Meet the real Maids: The Papin Sisters

By April 29, 2015 The Maids No Comments
The Papin Sisters - the original Maids

Whilst The Maids is an entirely fictitious creation of Genet’s, he’s known to have been heavily motivated to write the play by the grisly and disturbing story of The Papin Sisters.

Christine Papin and Léa Papin were two French maids who murdered their employer’s wife and daughter in France in 1933. We wont go into the grisly details of the murder – but you can find those here  – suffice to say that the attack was a hideous physical assault on two unsuspecting women.
The incident was unprecedented at the time, two otherwise invisible house staff, unexpectedly slaughtering their employer. No prior signals, no suggestion that they were a danger. The threat that was living and growing quietly in their very home.
It sparked the minds of many writers and thinkers of the time, including Jean-Paul Sartre and Genet, who pointed to the act as a sign of an underlying class struggle – a war waiting to boil over.
The Papin Sisters - the original Maids
The incident also caused a huge societal imbalance at the time – suddenly every wealthy household had cause to worry about whether their own staff could turn on them. Every staff member could be a knife in the dark, every long-serving part of the household a potential threat.
The Papin sisters own reasons for the murders are still shrouded in mystery. Contradictory reports from a salacious press painted the Papin’s as deviants, savages, religious zealots and details of the crimes varied wildly. Reading the accounts together, you begin to paint a picture of an older  sister Christine as the leader, manipulating a naive and hugely dependent Léa into a savage act.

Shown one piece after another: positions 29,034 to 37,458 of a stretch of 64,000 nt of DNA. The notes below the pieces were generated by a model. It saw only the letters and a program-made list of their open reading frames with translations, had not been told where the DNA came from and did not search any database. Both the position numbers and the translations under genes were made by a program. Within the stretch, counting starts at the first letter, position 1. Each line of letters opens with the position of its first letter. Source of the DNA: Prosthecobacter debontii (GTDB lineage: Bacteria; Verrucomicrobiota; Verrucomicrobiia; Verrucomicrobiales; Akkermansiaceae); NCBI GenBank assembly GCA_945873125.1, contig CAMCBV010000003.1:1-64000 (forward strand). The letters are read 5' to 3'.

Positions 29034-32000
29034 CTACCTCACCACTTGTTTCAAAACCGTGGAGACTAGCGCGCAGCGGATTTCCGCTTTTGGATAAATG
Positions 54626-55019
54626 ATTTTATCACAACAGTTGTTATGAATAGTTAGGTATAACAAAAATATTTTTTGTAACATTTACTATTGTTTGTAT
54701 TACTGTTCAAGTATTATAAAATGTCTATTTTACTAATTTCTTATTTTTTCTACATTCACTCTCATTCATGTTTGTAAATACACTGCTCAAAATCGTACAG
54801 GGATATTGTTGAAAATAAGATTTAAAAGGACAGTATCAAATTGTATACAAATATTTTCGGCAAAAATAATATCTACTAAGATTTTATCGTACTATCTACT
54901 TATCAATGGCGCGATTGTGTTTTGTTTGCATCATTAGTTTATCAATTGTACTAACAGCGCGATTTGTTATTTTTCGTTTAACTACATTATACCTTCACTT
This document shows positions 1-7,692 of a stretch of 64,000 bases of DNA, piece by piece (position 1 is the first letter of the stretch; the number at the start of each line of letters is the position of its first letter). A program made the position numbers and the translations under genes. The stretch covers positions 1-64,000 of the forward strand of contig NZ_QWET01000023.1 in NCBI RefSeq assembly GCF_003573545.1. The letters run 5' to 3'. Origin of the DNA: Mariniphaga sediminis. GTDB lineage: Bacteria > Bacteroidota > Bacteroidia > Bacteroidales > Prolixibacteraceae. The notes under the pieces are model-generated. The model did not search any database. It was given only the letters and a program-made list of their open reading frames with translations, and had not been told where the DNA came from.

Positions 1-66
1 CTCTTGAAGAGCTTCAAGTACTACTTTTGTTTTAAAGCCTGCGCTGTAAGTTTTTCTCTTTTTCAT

When the two were separated in prison it is reported that Christine became so distressed, convulsing and attempting to gouge her own eyes out, that she was confined in a straitjacket.
The courts seem to have taken that view, certainly. Christine was convicted and sentenced to death – a sentence that was later commuted to life in a mental hospital, where she died of cachexia (“wasting away”) on 18 May 1937. Léa was also imprisoned for 10 years and was later released. She is believed to have died as recently as 1983 (or 2001 if you believe the investigations of a recent documentary).
The Papin sisters on trial

You can find out more about the Papin sisters and their terrible crime by clicking the button:

The Papin Sisters on Wikipedia

And find out more about our production of The Maids here:

The Maids